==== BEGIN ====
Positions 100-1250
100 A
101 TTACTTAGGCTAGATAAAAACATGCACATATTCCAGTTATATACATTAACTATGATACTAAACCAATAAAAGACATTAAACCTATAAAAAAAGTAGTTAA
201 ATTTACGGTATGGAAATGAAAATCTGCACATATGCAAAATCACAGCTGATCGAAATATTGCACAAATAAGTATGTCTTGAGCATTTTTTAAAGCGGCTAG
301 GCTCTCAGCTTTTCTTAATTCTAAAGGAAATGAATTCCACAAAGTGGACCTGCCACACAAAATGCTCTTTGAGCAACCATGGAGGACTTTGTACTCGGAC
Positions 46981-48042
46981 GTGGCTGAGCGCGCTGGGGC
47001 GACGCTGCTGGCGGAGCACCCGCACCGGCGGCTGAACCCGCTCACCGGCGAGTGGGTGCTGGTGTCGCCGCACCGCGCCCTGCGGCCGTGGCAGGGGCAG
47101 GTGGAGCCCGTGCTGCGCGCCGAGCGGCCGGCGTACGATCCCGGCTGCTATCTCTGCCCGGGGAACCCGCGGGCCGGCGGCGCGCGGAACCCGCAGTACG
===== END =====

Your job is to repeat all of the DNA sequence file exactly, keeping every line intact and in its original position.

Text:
Positions 100-1250
100 A
101 TTACTTAGGCTAGATAAAAACATGCACATATTCCAGTTATATACATTAACTATGATACTAAACCAATAAAAGACATTAAACCTATAAAAAAAGTAGTTAA
201 ATTTACGGTATGGAAATGAAAATCTGCACATATGCAAAATCACAGCTGATCGAAATATTGCACAAATAAGTATGTCTTGAGCATTTTTTAAAGCGGCTAG
301 GCTCTCAGCTTTTCTTAATTCTAAAGGAAATGAATTCCACAAAGTGGACCTGCCACACAAAATGCTCTTTGAGCAACCATGGAGGACTTTGTACTCGGAC
Positions 46981-48042
46981 GTGGCTGAGCGCGCTGGGGC
47001 GACGCTGCTGGCGGAGCACCCGCACCGGCGGCTGAACCCGCTCACCGGCGAGTGGGTGCTGGTGTCGCCGCACCGCGCCCTGCGGCCGTGGCAGGGGCAG
47101 GTGGAGCCCGTGCTGCGCGCCGAGCGGCCGGCGTACGATCCCGGCTGCTATCTCTGCCCGGGGAACCCGCGGGCCGGCGGCGCGCGGAACCCGCAGTACG